The woman of Bethany who poured on Jesus the perfume from her alabaster box knew something of brokenness. She was an out-cast. She had been looked down on, rejected and dismissed. She lived in shame and dishonor. She had lived a sinful life. She knew the brokenness sin brings – the death that robs one of life. How was she, the reject, allowed into the Pharisee’s house? My guess is that her shame gave her access to certain places. The ones who dishonor others always allow the rejects to come around. That day, rather than being there for dishonorable purposes, she had come to bestow honor on the Most Honorable One. She held one thing of honor still within her possession. No one could take away her alabaster box – it was the one thing she had reserved that was pure and valuable. She had bought the costly perfume. She had paid for it and gathered it within that alabaster jar. It was hers alone to give. She had saved this for the man she would marry. Through all the shameful brokenness, she held onto the belief that one day a man would actually honor her, would adore her, and would be the love of her life.

She observed as Jesus came into the house. His beauty filled the room. She had seen him in the streets among the people. She had heard him teach and saw the way he poured out a supernatural love to everyone who looked to him. This is why she had come with her alabaster box – she had decided that no man she would ever meet could compare to the honor and beauty, strength, and love she had seen in Jesus. She had to give him her jar of perfume – nothing else mattered but to honor him with the only thing she had that was honorable. If she never overcame her life of brokenness and shame, she would have at least done this one thing for this Honorable One. Somehow she knew that would be enough to last a lifetime.

Simon, the Pharisee seemed to greet everyone of importance with the utmost honor, kissing cheeks - yet he did not honor Jesus– did not really acknowledge him. The sinful woman caught a glimpse of Jesus meekly overlooking the projected offense. He was dishonored, yet still a picture of soft strength. She noticed the dishonor and it grieved her. She watched as Jesus was seated at the table, though no one had offered him water to wash his dusty feet. How could Simon not offer any water? Why would he want Jesus to recline there at the table with dirty feet? She thought of her shame – her dirtiness – and how it seemed that no water could wash that off her feet. Every step she took, it followed her. It left a smear everywhere she went. She felt the breaking open – the shame – the fear and grief. But then, she looked back to Jesus, and even though His feet were dusty, his radiance was still astounding. His beauty permeated the atmosphere and she knew she had to get closer. At all costs, she had to give Him her gift.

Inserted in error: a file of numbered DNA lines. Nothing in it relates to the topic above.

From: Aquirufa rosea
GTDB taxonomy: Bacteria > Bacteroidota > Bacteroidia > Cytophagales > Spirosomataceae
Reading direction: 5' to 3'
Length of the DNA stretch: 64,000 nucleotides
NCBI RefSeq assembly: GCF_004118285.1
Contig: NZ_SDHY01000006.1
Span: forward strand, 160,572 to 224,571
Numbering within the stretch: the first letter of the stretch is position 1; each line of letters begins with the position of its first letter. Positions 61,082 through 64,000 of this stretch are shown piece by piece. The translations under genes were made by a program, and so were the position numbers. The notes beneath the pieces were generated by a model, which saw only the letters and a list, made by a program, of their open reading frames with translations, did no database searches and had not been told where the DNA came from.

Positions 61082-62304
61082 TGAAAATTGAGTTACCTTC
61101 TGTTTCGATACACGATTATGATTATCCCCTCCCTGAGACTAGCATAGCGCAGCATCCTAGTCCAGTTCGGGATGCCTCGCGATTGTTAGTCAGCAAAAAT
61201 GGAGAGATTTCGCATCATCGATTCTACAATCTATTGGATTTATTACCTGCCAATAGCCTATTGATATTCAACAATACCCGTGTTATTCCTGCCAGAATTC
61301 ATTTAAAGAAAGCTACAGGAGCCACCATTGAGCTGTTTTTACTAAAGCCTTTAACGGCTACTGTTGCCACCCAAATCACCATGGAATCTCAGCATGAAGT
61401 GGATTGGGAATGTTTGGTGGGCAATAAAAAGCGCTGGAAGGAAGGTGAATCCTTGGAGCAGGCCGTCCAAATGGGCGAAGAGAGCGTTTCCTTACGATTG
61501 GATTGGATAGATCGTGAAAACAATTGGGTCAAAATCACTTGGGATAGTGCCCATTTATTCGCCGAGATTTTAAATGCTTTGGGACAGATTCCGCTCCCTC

The closer she moved toward him, realizing the stares and whispers from everyone in the room were intensifying, she still yet could not turn from Him. She had to pour out her honor. She had to love Jesus – in that very moment – in that difficult place. She felt her own brokenness, and like never before she wanted to be rid of it. Her eyes focused on Jesus as he turned to stare through to her soul. As she held her jar of perfume, which had not yet been broken open, she seemed to smell a new sweetness in the air. “ Pleasing is the fragrance of your perfumes; your name is like perfume poured out.” (Song of Songs 1:3) The atmosphere was changing! She felt her whole world was shifting with each step toward him. She noticed her brokenness was shifting. Shame was dropping off with each step.

A new kind of brokenness began to resonate within her. The weighty lightness of the new brokenness softly rent the fibers of her heart. She was overwhelmed. Jesus was the Most Honorable One and she was sweetly broken open at the realization that he was not backing away from her – that he even seemed to long for her to come closer. She began to weep at his kindness, though she could not look away from him. This was a new brokenness: a brokenness which brought life; a brokenness that was cleansing and reshaping her rather than boxing her into a grave of shame. She knew she was worthy of His love… and that… she had never felt from any other man. She tenderly and joyfully broke her perfume box.

In Song of Solomon, the bride calls out for her bridegroom. He is not near her and she is heart-sick. She says, “Daughters of Jerusalem, tell me if you find him… for I am love-sick; I am faint with love.” She longs for the lover of her soul. She goes running frantically through the streets, searching for him. Nothing else matters to her but to be with him. This is beautiful brokenness. “I will search for the one my heart loves.” (Song of Solomon 3:2) This is the heart-rending ache that will draw us closer and closer to our Beloved, Jesus. How much do we long for Him? Are we love-sick?

Do we search after Jesus, our bridegroom, like the bride in Song of Songs? Do we seek Him? David, in Psalm 63, said, “O God, you are my God, earnestly I seek you; my soul thirsts for you, my body longs for you, in a dry and weary land where there is no water.”

In a dry and weary land where there is no water.

Spiritually, a dry land is a place where there is no refreshing. A desert, if you will – a place where the heat of circumstances, loss, burdens, and sin dries up the sweetness of life. The death that robs life and pushes us into the grave of shame dwells in a dry place.

The bride in The Appalachian Mountains is wondering around in a dry place.

Is she thirsty yet?

Even as the streams of our mountains are being eradicated by the overburden of blown-up mountain-top beauty through the destruction of Mountain Top Removal, likewise, our spiritual land is becoming more and more dusty and dry and void of refreshing water. Where there is no water, I thirst for You. My soul thirsts for you, O God. Our land is weary. Break our hearts, God. We need Your Water.